October 31, 1983
A lawyer may by written collection letter threaten to institute civil proceedings against an individual or entity for failure to pay certain indebtedness owned to a client.
Where a lawyer attaches an unfiled summons and complaint to a collection letter, the lawyer should state, in a conspicuous manner, in both the letter and the summons and complaint that the attached summons and complaint has not been filed.
References: MCPR DR 7-105(A), DR 6-101(A)(2); CI-332, CI-776; ABA i1367, i1427.
A lawyer has prepared a form collection letter including a standard summons and complaint, which the lawyer intends to forward to various debtors whose checks to clients for goods and/or services have been returned for insufficient funds. The collection letter provides, in pertinent part, that unless the debtor has fulfilled his/her payment obligations to the client within the prescribed number of days, the lawyer will recommend filing suit. There is no indication on the summons and complaint enclosed with the debtor letter that the document has not been filed.
May the lawyer "threaten" civil action to collect the debts?
A lawyer may not threaten criminal action in a collection letter for the purposes of coercing the debtor into paying the indebtedness in question. MCPR DR 7-105(A); CI-776, CI-332, ABA i1427.
In ABA i1367, the ABA Committee reviewed a question concerning the mass mailing collection letters signed by paralegals on the lawfirm letterhead. The ABA Committee concluded that DR 6-101(A)(2) requires a lawyer who uses collection letters to ascertain that the letters are prepared and dispatched under his/her direct supervision. In particular, the lawyer must personally exercise care and independent judgment in ascertaining that each letter is accurate and appropriate as to the account of the debtor at the time it is mailed. In this inquiry, the lawyer must have the letters and attachments are prepared and dispatched under the lawyer's direct supervision and the lawyer must personally determine that each letter is accurate and appropriate as to the account of the debtor when it is mailed.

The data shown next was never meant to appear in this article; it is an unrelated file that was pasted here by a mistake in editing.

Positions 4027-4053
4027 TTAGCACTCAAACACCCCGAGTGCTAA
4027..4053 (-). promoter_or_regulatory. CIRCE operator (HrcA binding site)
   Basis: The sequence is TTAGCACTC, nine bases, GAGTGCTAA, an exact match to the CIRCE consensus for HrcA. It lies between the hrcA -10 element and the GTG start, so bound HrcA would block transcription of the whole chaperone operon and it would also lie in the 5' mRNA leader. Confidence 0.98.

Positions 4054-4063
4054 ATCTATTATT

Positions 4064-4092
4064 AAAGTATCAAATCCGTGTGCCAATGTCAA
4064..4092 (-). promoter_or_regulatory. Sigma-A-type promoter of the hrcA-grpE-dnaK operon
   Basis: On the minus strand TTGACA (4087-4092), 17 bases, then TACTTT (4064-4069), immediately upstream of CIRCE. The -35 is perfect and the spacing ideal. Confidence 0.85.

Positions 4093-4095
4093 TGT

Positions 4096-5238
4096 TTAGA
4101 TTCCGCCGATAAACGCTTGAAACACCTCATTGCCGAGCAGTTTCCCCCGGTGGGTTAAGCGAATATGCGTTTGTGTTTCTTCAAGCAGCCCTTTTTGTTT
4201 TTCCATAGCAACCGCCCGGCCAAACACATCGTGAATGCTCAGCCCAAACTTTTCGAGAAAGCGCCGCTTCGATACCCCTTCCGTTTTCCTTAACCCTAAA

If the lawyer attaches the proposed summons and complaint to the collection letter, the communication should be clear that the matter has not been filed in court. It should be made clear that the debtors do not have to answer or respond in any way to the Summons and Complaint; that such Summons and Complaint has no legal status; and that there can be no other consequence for ignoring such Summons and Complaint other than the institution of a law suit to which the debtor will have an opportunity to answer. This will avoid a misleading communication.